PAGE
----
Rock on Me Water: 1974 – The Year Los Angeles Transformed Movies, Music, Television, and Politics, By Ronald Brownstein. (Harper / Harper Collins, $ 29.99.) Brownstein portrayed Los Angeles in 1974 as a sort of patchouli-scented version of Florence during the Renaissance, bursting with creative energy in television, films, and music. From Joni Mitchell to Archie Bunker, a year of cultural prosperity is presented here in all its richness. “What Brownstein has done,” Madeleine Brand wrote in her review, “is to clearly weave scenes together, allowing the reader to go to Hollywood parties, jam sessions, and pitch meetings, as well as for a pointy performance. Forest can be invited. How can culture be made and how can it be made. “
LIBERTIE, By Kaitlin Greenidge. (Algonquin, $ 26.95.) Susan Black, the first black female doctor in New York State, is based on the life of McKinney Steward, and her daughter, Greene’s second novel, centers on the Civil War New York story on a permanent quest for freedom. “A feat of monumental thematic imagination,” Margaret Wilkerson Sexton wrote in her review. “Greenies mines history and transcends time.”
A Whole World: The Letters of James Merrill, Edited by Langdon Hammer and Stephen Yanner. (Knopf, $ 45) The poet’s letters highlighted a generous soul with an active social life and a quick wit. Artifice was Meryl’s way of being natural. He associated his interlocutors with parodies and aphrodisiacs, as well as assessments of his poetic peers. Thomas Mallan, in his review, called the letter “a cosmopolitan, bejeweled and philosophical period of friendship, love, sex and work.… His entertainment never feels like a spectacle for the post, but on the living, individual recipient.” There is something directed, which appears to be seated directly from the sender. “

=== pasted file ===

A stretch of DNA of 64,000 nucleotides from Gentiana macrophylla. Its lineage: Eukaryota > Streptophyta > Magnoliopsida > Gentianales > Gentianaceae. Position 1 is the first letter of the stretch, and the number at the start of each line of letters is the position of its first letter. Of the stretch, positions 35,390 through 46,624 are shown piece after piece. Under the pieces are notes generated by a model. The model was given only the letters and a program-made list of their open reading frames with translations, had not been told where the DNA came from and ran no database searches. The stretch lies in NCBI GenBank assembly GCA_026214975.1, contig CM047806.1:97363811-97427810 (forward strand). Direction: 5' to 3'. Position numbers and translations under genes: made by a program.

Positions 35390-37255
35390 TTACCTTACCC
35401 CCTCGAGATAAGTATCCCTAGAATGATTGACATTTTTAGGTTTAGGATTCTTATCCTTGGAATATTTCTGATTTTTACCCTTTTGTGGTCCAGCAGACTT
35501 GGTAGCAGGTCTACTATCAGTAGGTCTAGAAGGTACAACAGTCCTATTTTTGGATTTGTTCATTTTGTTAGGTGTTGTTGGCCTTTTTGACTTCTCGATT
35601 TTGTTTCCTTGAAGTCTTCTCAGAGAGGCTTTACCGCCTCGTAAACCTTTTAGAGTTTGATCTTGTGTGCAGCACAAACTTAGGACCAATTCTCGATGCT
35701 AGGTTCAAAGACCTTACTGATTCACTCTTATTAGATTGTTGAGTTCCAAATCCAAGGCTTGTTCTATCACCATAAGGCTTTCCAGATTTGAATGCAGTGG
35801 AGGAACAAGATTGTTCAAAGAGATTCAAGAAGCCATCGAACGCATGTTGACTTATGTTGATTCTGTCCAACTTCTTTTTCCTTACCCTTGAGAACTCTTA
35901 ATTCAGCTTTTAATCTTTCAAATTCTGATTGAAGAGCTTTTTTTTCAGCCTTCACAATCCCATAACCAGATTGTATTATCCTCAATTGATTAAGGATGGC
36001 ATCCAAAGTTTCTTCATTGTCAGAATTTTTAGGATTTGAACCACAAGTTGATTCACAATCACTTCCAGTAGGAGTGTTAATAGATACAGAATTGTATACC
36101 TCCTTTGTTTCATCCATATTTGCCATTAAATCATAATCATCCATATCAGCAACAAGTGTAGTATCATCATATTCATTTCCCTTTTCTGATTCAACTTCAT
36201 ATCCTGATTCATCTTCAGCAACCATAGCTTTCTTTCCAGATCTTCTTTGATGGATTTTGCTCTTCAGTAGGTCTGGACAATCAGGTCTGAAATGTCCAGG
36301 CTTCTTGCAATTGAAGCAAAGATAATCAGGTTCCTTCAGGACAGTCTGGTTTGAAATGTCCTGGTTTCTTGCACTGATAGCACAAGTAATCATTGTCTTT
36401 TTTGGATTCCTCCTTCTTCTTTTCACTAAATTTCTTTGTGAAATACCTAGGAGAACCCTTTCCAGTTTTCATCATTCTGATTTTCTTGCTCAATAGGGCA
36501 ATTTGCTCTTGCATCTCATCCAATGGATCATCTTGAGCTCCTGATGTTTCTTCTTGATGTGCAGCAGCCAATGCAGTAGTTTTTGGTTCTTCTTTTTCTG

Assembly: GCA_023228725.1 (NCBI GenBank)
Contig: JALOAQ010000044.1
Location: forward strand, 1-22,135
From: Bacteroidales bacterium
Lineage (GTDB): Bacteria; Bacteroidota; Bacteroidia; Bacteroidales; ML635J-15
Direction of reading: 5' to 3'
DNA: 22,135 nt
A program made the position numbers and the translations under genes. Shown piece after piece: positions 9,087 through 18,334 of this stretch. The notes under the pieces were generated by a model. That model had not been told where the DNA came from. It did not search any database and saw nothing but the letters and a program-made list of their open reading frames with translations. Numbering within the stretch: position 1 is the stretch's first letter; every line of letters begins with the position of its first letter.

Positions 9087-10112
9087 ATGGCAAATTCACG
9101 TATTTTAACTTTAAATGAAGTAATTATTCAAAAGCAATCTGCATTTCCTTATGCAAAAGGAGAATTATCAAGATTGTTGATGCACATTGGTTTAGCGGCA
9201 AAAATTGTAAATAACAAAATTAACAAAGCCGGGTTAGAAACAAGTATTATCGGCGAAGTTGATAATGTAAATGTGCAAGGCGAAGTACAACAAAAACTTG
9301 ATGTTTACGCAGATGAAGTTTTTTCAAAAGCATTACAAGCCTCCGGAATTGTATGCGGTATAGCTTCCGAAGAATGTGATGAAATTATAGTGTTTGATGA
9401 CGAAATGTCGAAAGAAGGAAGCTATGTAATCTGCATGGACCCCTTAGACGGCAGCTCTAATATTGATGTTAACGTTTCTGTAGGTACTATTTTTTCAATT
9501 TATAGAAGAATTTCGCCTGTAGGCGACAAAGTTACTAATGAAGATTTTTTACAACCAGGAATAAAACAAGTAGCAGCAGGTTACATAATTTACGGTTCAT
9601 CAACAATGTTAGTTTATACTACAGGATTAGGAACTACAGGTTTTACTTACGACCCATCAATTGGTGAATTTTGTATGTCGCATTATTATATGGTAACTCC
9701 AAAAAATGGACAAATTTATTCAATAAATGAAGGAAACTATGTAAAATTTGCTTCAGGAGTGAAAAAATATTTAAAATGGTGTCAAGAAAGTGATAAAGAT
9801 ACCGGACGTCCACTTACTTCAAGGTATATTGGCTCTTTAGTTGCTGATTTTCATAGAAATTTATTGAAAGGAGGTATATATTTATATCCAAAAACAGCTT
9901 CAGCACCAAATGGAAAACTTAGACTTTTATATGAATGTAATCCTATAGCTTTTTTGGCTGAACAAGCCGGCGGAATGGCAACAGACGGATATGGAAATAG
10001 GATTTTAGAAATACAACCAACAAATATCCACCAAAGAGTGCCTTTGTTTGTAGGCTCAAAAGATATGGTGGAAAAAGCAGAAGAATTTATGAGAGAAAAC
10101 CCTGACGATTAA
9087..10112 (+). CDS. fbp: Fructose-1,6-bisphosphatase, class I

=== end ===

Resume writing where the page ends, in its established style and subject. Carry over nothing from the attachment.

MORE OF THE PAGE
Not DISTURB: the story of a political assassination and an African regime deteriorated, By Michela Wrong. (PublicAffairs, $ 32) In the years following the 1994 genocide, Rwanda has become a favorite of Western donors. Nonetheless, in this official account, Africa exposes a long history of corruption and human rights abuses under the leadership of the expert, the wrong, the country’s President Paul Kagame. Howard W. The French write in their review, the book “the most ambitious attempt yet to tell the dark story of Rwanda and the deeply intermittent tragedies of the region”.
Mind’s Plans: Edward Said Life, By Timothy Brennan. (Farrar, Struce & Giroux, $ 35) In Sad’s first comprehensive biography, Brennan, an alumnus, exposes the complexity of the Palestinian scholar, drawing a portrait of a thinker, activist and musician with an unusually restless and protein wit. “Brennan draws on a significant array of material,” notes Eton Tartici in his review, which includes “interviews with Sad’s family, friends, and colleagues; correspondence, essays, unpublished poetry, and fiction; as well as the FBI that Files on. … In the era of professional experts and self-proclaimed experts, Sad admired the hobbyist, the humanist who attempted to make the audience feel good, but when he saw it he was a non – was a thoughtful, embarrassing and angry person. “